Schumann: Album für die Jugend

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LABELS: Chandos
WORKS: Album für die Jugend
PERFORMER: Luba Edlina (piano)
Schumann was one of the few composers who could write music playable by children and learners which is also deeply felt and completely characteristic. Unlike his Kinderszenen, which is ‘childlike’ but was not meant primarily for teaching, the 43 short pieces in Album for the Young were started as a seventh birthday present for Schumann’s eldest daughter, Marie. The second half of the collection, consisting of the last 25 pieces, is described as being for more advanced players, although the key signatures don’t go beyond four sharps and still fewer flats.


How should a concert pianist play such music? Luba Edlina, best known, perhaps, as pianist of the Borodin Trio, plays it directly, simply, with just a little of the give and take that only experienced and “musical” pianists understand, but without archness. Of course, her control of volume, textural balance and pedal are beyond most children, yet they are not too remote a target for them to aim at. She could, after all, have used the famous eighth piece, ‘Wilder Reiter’, as a vehicle for breathtaking excitement, but her tempo is moderate. Even in the profound thirteenth piece, ‘Mai, lieber Mai…’, her rapture and delicacy are eloquent, but not in the luxury class. In short, she doesn’t do the kind of sensational cosmetic job some high-flying soloists might have indulged in.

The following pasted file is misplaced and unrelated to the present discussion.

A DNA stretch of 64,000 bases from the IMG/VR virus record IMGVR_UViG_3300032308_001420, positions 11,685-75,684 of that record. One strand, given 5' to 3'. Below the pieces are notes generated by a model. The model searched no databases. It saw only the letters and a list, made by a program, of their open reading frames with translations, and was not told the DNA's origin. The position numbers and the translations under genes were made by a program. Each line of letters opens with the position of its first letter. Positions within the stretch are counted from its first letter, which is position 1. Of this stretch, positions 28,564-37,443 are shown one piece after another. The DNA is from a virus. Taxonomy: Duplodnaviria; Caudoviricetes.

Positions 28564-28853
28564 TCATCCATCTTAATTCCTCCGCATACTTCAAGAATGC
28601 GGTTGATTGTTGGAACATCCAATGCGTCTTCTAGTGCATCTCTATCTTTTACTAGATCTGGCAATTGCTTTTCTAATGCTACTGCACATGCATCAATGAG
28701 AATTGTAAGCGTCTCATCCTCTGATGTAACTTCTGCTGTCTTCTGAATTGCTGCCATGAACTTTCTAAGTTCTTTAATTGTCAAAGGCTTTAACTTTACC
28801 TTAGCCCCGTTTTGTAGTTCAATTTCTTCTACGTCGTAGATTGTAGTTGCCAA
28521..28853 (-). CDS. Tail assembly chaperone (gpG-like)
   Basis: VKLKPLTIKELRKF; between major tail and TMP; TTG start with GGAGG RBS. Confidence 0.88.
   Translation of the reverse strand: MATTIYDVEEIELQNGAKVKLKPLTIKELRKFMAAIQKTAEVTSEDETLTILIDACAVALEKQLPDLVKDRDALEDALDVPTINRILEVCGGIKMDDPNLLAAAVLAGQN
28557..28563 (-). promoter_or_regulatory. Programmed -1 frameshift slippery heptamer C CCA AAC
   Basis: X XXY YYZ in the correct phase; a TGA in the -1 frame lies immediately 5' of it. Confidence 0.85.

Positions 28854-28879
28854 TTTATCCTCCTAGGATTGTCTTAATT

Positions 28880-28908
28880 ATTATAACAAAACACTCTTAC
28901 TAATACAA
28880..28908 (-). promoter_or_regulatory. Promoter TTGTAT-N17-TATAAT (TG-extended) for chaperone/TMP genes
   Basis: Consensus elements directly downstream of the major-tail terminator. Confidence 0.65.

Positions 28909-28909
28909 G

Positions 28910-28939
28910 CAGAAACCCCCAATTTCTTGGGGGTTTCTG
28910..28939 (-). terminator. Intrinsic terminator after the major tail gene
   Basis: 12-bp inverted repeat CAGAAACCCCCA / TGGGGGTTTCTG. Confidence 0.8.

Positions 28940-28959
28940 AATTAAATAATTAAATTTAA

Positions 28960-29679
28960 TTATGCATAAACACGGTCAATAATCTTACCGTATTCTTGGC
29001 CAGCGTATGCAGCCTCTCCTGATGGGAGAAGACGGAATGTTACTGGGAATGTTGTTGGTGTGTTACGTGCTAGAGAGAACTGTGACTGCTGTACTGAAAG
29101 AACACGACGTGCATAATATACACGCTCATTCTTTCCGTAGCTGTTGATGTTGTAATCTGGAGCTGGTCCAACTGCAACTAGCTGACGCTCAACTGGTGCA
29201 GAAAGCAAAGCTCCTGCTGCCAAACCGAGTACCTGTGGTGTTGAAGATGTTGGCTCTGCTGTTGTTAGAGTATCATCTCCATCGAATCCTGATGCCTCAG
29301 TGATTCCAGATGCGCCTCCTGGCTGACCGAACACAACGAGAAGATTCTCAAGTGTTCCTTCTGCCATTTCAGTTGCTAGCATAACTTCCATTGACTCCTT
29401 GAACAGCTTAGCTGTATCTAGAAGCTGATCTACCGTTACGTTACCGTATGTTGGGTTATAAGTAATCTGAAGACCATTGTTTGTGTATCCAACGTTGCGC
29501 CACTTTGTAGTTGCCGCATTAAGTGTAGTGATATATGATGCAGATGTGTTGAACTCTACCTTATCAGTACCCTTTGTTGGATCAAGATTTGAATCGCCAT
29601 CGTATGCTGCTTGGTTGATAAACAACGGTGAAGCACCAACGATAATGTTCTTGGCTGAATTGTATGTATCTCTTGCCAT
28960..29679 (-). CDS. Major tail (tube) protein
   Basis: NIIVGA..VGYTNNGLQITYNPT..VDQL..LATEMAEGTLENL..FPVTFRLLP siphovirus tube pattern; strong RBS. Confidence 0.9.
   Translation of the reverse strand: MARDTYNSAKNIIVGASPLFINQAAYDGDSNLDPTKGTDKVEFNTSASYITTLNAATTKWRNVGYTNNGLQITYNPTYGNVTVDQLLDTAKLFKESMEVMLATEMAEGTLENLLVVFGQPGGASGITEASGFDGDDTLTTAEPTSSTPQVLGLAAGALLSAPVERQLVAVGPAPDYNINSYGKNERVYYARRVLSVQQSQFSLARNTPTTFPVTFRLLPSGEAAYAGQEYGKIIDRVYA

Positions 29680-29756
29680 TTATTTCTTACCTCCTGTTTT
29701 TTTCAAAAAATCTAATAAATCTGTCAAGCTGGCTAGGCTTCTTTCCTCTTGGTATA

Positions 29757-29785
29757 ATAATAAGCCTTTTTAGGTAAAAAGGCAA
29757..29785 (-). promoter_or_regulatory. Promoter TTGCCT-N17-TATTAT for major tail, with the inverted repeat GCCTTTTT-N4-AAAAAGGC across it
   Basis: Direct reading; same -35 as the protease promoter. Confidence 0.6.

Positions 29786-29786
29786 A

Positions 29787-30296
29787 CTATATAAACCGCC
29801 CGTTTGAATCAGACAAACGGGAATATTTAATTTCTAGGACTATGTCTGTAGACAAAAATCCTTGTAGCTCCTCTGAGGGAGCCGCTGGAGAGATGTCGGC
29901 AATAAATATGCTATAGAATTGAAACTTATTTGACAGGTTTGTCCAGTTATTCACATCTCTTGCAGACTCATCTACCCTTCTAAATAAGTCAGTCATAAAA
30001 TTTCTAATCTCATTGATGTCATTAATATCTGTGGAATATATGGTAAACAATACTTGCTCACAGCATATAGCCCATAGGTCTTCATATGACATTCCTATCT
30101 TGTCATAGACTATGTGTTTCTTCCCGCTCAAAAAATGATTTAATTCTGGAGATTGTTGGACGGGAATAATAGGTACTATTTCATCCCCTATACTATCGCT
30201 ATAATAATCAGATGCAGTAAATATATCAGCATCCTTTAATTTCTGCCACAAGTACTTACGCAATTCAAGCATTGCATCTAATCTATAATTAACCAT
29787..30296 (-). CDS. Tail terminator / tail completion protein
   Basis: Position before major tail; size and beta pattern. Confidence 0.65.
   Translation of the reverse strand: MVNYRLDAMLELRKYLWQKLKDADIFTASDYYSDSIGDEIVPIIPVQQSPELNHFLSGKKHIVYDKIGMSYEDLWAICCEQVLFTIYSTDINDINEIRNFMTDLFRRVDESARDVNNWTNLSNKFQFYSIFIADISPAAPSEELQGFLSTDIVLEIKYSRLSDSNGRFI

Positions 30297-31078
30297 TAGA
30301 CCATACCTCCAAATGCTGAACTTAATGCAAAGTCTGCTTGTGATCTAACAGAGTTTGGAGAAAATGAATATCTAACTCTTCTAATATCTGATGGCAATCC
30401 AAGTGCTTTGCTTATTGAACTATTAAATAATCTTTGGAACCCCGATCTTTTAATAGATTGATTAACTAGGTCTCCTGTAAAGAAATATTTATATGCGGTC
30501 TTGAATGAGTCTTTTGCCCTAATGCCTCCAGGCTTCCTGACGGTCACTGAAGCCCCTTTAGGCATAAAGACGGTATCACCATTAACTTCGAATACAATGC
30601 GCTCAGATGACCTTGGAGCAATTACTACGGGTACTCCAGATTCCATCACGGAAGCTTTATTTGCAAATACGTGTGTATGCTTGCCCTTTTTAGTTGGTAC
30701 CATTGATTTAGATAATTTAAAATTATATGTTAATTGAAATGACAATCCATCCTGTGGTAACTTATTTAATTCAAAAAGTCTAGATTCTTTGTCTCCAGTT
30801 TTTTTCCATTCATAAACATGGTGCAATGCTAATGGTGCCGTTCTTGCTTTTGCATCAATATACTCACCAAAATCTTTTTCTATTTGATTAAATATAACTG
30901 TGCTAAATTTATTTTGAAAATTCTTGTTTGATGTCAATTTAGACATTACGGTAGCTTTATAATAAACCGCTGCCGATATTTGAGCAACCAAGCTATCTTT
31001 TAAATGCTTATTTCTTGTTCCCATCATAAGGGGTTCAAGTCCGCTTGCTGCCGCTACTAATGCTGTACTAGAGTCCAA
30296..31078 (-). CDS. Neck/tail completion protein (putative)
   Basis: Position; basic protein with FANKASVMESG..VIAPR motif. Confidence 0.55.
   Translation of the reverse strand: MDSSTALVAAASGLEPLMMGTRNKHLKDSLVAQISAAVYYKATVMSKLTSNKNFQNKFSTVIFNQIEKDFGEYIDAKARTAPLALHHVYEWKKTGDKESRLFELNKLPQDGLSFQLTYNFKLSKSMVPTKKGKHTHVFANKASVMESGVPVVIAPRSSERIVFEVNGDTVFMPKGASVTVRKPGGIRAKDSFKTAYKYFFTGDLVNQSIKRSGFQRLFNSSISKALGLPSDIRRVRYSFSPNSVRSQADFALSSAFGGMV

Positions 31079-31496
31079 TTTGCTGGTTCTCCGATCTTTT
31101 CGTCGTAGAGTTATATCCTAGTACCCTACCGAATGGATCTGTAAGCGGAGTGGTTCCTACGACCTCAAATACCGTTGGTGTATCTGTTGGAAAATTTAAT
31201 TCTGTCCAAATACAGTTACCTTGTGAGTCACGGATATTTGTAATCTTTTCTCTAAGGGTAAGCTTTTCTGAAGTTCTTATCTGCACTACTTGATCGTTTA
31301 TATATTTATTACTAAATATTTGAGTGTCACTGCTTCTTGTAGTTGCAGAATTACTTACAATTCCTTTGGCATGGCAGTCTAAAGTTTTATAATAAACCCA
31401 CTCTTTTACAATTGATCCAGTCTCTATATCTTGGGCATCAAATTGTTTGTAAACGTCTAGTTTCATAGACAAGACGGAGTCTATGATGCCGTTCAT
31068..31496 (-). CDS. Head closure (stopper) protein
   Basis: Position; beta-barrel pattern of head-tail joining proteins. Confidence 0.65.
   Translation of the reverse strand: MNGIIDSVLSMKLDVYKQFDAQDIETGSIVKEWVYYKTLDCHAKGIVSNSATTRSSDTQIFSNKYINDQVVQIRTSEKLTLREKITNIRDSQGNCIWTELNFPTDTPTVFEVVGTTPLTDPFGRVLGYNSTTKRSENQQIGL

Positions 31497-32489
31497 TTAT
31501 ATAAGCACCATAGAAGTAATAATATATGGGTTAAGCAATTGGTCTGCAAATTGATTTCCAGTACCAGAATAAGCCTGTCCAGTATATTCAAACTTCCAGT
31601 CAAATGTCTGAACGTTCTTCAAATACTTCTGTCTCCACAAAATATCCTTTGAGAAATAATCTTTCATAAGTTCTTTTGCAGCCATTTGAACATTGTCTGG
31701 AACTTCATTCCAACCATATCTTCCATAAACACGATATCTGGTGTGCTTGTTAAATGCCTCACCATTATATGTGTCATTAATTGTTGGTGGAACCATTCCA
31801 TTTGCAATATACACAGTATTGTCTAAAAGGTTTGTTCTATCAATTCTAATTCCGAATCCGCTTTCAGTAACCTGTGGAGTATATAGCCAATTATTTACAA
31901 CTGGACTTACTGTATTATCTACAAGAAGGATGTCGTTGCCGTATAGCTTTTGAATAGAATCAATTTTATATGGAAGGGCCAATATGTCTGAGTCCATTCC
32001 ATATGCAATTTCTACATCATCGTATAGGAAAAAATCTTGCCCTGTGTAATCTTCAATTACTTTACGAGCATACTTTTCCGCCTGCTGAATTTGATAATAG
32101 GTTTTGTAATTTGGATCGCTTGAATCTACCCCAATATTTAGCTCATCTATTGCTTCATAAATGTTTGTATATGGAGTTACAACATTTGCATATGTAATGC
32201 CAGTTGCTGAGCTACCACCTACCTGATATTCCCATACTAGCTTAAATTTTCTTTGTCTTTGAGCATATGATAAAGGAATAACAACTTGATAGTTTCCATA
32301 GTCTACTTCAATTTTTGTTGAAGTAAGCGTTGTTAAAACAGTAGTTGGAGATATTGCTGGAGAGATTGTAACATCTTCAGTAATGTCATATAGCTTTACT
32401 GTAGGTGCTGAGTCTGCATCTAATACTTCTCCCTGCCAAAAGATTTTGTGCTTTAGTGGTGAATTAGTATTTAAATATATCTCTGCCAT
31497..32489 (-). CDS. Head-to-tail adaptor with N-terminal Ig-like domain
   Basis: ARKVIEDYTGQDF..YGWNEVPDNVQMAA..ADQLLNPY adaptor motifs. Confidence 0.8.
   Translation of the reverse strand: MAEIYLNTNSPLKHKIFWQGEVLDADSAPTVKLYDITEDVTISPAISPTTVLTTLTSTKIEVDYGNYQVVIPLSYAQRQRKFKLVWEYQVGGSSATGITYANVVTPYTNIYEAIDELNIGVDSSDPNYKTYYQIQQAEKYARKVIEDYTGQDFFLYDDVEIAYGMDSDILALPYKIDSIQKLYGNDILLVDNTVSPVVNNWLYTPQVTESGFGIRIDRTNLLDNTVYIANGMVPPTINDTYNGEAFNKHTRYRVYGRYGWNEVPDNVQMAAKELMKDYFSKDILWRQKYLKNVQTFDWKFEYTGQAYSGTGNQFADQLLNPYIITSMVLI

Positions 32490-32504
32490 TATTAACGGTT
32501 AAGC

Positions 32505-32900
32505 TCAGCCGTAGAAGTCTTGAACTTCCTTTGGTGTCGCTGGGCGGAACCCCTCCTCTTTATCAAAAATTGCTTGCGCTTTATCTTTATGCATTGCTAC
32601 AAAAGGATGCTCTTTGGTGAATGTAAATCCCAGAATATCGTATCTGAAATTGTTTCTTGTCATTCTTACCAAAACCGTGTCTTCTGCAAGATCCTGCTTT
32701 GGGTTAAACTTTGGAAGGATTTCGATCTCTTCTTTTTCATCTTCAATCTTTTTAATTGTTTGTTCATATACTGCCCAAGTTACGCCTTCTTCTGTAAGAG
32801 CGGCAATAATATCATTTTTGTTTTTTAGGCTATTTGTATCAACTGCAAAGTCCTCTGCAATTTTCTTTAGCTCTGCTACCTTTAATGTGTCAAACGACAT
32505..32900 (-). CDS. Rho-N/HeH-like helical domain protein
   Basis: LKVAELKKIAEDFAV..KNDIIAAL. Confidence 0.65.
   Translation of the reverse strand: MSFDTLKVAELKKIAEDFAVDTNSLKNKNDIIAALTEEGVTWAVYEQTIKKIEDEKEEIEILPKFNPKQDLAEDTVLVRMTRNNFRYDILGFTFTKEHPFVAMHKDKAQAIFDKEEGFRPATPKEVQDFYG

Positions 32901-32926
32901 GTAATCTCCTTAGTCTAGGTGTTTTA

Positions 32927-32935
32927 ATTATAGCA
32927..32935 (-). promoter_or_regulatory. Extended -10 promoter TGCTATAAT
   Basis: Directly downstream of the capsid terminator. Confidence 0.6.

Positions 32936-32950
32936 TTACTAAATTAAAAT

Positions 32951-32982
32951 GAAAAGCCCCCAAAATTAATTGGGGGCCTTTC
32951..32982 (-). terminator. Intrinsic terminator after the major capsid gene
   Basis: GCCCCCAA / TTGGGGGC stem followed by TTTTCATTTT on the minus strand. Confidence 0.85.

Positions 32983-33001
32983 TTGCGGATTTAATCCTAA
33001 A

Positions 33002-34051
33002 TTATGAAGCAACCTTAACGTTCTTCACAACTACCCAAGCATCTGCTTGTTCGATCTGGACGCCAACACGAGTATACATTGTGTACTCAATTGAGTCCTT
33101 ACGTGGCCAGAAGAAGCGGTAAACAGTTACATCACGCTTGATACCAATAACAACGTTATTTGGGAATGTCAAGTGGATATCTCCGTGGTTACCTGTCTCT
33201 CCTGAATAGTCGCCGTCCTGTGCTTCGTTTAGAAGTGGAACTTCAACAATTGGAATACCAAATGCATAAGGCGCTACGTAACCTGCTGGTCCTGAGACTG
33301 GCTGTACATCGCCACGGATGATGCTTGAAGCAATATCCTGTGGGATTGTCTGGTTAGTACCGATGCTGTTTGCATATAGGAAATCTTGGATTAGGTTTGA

The competition isn’t overwhelming for this collection – there is no ‘must-buy’ version. My only misgiving is Chandos’s recessed recording, which makes the piano sound a bit cold, when intimacy is the music’s hallmark. Still, Edlina is thoroughly recommended to music-lovers, teachers and learners, though on the Benchmark you also get extra pieces that Schumann rejected. Adrian Jack